To install flawfinder:
If you use an RPM-based system (e.g., Red Hat) or deb-based system
(e.g., Debian), use their respective RPM or debian installation program
and just install it; then ignore the rest of these instructions.
For a ports-based system where you have a current port, just use that.
Otherwise, you'll need to install from the tarball.
So, here's how to do that.
* Install the "tarball" and uncompress it.
GNU-based systems can run "tar xvzf flawfinder*.tar.gz" to do so,
then "cd" into the directory created. If that doesn't work
(e.g., you have an old tar program), use:
tar xvf flawfinder*.tar
* Decide where you want to put it. Flawfinder normally installs
in /usr/local, with the program in /usr/local/bin and the manual in
/usr/local/man, per GNU conventions. You can override this
using the normal GNU conventions when installing (with "make install")
by setting INSTALL_DIR (defaults to /usr/local),
INSTALL_DIR_BIN for the program location (defaults to INSTALL_DIR/bin), and
INSTALL_DIR_MAN for the manual location (defaults to INSTALL_DIR/man).
* If you're using Cygwin on Windows, you can install it using "make install"
but you need to tell the makefile to use the .py extension
whenever you use make. This will be another make install override.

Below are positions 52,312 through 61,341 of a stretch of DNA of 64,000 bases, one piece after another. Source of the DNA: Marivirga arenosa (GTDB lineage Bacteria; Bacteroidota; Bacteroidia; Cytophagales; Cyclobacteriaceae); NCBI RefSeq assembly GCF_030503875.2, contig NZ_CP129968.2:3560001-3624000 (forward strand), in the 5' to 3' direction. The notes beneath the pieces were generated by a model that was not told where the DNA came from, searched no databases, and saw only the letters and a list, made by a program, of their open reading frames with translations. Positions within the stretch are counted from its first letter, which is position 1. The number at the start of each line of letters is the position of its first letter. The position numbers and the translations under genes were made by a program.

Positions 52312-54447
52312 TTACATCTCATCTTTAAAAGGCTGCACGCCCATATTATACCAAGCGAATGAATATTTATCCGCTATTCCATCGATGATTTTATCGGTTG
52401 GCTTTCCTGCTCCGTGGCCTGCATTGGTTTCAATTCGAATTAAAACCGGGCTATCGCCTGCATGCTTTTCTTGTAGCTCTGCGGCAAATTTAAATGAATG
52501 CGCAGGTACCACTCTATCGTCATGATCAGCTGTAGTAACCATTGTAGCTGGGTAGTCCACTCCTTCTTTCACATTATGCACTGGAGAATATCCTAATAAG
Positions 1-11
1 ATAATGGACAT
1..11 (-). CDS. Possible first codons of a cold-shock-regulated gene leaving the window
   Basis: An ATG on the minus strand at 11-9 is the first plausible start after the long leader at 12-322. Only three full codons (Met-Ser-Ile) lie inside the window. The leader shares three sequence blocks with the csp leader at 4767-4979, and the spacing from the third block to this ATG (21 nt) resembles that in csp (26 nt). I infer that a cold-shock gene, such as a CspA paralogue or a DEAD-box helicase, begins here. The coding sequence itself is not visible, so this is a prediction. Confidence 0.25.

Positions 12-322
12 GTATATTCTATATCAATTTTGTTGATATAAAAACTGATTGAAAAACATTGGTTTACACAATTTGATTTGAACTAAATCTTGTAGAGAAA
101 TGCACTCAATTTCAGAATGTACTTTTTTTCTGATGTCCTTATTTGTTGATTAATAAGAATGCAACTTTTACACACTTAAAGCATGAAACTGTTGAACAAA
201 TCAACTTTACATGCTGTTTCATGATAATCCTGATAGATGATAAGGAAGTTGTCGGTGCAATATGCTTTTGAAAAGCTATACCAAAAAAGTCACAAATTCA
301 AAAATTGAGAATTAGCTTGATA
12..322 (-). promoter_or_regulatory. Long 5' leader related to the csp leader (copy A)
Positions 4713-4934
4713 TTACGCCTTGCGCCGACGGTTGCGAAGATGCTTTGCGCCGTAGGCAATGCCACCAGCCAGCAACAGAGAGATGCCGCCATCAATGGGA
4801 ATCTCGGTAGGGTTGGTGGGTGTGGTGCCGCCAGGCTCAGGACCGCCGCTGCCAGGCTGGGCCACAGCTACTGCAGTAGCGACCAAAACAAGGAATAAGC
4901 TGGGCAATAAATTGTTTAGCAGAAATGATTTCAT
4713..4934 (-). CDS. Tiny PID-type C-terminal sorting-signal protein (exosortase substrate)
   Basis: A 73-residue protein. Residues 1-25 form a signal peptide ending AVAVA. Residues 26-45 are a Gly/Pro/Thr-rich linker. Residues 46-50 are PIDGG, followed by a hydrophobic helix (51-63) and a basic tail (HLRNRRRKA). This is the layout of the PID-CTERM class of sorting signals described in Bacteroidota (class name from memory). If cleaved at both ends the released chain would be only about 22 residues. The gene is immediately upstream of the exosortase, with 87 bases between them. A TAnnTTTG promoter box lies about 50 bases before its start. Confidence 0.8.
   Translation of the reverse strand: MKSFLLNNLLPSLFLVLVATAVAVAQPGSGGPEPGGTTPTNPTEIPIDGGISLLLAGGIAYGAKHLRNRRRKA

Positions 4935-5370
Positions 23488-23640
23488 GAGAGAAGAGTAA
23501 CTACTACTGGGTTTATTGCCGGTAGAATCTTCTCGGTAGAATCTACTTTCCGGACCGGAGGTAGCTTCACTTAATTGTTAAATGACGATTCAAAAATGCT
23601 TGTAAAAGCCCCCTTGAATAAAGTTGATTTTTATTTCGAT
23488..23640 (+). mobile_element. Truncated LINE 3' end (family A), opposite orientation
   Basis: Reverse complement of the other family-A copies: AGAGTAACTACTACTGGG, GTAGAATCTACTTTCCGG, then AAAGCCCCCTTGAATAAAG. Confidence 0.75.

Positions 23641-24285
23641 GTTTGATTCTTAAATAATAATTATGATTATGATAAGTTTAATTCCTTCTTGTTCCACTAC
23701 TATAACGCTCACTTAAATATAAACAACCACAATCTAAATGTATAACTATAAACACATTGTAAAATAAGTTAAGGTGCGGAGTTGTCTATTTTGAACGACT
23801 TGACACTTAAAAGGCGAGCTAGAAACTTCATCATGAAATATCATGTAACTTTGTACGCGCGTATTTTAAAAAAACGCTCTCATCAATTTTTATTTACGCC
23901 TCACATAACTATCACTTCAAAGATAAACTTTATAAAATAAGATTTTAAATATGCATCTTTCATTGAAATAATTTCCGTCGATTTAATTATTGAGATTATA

If you'll just install it, do this:
make PYTHONEXT=.py install
If you don't want to pass the "PYTHONEXT" extension each time,
you can change the file "makefile" to remember this. Just change
the line beginning with "PYTHONEXT=" so that it reads as follows:
* Now install it, giving whatever overrides you need.
In most cases, you'll need to be root, so run this first:
Then give the "make install" command appropriate for your system.
For an all-default installation, which is what you need for most cases:
(you need to be root; "make uninstall" reverses it).
To install in /usr (the program in /usr/bin, the manual in /usr/man):
make INSTALL_DIR=/usr install
To put the binaries in /usr/bin, and the manuals in /usr/share/man
(common for Red Hat Linux), do:
make INSTALL_DIR=/usr INSTALL_DIR_MAN=/usr/share/man install
* Windows systems should be able to run this on the command line (cmd.exe)
directly, but I haven't tried that.
* You can also simply run the program in the directory you've unpacked it
into. It's a simple Python program, just type into a command line: